FAIRFIELD, Texas (KXAN) — A Texas state park is set to permanently close later this month to be turned into a multi-million dollar development. Now, a state representative is trying to prevent that, filing a bill to allow the state to acquire the land through eminent domain.
Fairfield Lake State Park, located in Freestone County about 70 miles east of Waco, will close permanently on Feb. 28, after almost 50 years of public access.
Vistra Energy owns the land and leases it to the state at no cost. Now, the company has given the state 120 days to vacate before the land is turned over to a new owner.
That new owner, Todd Interests, plans to transform the park into an exclusive community with multi-million dollar homes and a private golf course, according to the Dallas Morning News.
When a coal plant located on the lake closed in 2018, Vistra gave the Texas Parks and Wildlife Department a two-year notice that it intended to terminate the lease in October 2020, according to Meranda Cohn, a spokesperson for Vistra. The lease was extended further until fall 2022, contingent upon the sale of the land.
During that time, Vistra publicly listed the property in 2021. In a statement Tuesday, TPWD Executive Director David Yoskowitz said the department has “worked diligently” to find a solution to allow the department to purchase all or part of the park.
Cohn says despite Vistra encouraging the state to submit a bid to purchase the land, it did not. Therefore, the company moved forward with a contract with Todd Interests.
KXAN has reached out to Todd Interests but has not yet received a reply.
“This is an unprecedented loss of a state treasure for Texans,” Yoskowitz said. “The demand for outdoor recreation exceeds supply in Texas, so losing even one state park is a set-back for all of us who enjoy publicly accessible lands.”
The 1,460-acre park opened in 1976 and sees around 80,000 visitors each year, according to TPWD. The department said the park is known for horseback riding, family reunions, paddling, fishing, camping and hiking.
“This treasured piece of Texas has blessed our local families and countless visitors for generations, and losing it is hard to comprehend,” said State Rep. Angelia Orr (R-Itasca). The park lies within her district. “I join park lovers in Freestone County and across the state in expressing my sincere disappointment in hearing this news.”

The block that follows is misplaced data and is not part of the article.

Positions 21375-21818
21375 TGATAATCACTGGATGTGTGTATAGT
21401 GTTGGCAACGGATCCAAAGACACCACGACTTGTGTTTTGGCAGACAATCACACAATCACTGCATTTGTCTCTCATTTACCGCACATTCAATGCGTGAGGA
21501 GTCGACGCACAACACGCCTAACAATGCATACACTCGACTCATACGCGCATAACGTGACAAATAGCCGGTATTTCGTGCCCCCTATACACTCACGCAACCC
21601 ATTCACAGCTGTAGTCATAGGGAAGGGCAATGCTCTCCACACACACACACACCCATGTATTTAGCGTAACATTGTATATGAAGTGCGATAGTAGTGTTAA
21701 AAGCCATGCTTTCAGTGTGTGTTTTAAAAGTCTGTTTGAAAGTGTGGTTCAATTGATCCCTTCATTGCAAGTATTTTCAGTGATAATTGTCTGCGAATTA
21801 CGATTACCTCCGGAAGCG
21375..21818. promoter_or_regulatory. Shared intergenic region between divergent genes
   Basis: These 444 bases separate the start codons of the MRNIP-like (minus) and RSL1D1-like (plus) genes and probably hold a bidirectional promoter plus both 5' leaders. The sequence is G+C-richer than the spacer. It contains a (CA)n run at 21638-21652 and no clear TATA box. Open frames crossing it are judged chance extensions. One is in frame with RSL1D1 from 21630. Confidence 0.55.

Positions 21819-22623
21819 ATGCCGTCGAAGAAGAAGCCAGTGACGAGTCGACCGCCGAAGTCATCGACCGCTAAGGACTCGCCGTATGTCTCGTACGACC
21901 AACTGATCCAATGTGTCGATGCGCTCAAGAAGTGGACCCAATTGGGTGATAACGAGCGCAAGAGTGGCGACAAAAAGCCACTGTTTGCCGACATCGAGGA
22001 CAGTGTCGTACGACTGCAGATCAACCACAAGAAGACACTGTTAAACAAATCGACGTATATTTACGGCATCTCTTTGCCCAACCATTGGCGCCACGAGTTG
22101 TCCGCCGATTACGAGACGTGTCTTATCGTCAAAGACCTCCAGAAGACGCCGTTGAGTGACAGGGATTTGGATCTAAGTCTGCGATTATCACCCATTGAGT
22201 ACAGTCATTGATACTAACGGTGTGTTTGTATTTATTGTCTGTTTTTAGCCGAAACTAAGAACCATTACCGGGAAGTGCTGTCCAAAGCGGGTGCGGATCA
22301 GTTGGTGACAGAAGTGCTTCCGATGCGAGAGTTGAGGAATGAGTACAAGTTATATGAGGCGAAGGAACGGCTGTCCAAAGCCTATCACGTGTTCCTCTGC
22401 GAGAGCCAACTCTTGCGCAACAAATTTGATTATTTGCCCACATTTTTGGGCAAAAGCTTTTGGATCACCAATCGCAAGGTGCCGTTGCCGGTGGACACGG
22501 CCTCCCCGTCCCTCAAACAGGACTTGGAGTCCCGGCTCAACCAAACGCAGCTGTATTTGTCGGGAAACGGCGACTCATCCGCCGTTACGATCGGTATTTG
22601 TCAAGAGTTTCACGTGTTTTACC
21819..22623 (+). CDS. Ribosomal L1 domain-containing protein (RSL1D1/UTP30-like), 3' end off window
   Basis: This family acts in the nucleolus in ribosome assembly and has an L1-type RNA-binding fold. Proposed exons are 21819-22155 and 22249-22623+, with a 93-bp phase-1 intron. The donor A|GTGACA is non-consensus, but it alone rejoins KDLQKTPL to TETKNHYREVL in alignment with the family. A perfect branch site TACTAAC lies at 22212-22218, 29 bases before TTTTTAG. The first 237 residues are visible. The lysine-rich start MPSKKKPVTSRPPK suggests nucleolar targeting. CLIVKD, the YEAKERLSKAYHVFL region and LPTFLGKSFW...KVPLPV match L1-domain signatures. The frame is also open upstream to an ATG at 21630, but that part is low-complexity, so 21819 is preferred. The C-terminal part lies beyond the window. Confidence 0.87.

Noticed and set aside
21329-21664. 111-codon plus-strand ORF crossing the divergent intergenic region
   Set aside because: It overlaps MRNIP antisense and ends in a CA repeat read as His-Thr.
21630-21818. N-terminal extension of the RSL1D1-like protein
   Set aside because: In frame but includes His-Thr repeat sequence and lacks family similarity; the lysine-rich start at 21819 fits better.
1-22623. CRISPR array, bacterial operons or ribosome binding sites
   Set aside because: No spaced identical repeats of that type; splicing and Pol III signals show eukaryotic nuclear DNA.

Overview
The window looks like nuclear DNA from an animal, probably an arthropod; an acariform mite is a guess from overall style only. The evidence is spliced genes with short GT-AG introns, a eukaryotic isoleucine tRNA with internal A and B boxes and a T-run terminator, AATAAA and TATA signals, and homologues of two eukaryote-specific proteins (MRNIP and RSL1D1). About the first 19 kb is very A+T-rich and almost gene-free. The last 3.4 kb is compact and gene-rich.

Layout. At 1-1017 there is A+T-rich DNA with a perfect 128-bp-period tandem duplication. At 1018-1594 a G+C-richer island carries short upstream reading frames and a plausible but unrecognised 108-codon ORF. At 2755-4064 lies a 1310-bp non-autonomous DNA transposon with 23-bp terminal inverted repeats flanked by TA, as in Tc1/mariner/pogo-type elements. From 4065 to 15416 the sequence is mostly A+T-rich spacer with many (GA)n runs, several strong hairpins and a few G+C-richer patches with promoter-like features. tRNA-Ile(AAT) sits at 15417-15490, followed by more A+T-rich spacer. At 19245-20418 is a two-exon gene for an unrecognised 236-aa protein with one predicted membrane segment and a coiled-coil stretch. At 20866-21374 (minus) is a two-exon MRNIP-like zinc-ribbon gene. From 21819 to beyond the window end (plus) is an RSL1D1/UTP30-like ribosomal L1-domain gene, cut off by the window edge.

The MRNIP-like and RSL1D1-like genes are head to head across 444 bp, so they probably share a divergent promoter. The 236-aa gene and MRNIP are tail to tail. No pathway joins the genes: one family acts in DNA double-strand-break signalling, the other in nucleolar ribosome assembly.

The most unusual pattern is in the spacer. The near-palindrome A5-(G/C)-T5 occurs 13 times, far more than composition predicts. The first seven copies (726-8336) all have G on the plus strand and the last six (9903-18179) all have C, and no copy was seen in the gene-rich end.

Orr filed a bill Tuesday to allow Texas to acquire the land through eminent domain. House Bill 2332 says TPWD has invested more than $70 million in the development and operation of the park and that the state has a “vested interest in preserving and protecting state parks.”
Eminent domain in Texas can only be used if the land involved is acquired for a public purpose and the landowner is adequately compensated, according to the State of Texas Landowner’s Bill of Rights. The property for sale also covers the entirety of Fairfield Lake, as well as more than 800 acres of land outside the state park. It is currently listed for more than $110 million.
For now, park staff are moving forward with plans to close on Feb. 28. Staff will remove equipment, and access to two public boat ramps and a fishing pier will be closed. TPWD said it will also contact more than 2,700 people who have already booked overnight reservations at the park after the closure date.
“We are proud to have made this privately-owned land available to generations of Texans for the past 50 years – more than 25 years beyond the original lease and at no cost to the State,” Cohn said.
Vistra also leases land to the state at Martin Creek Lake State Park, in Rusk County, and at Lake Colorado City State Park, in Mitchell County. It also leases more than 1,000 acres for public hunting in Robertson County.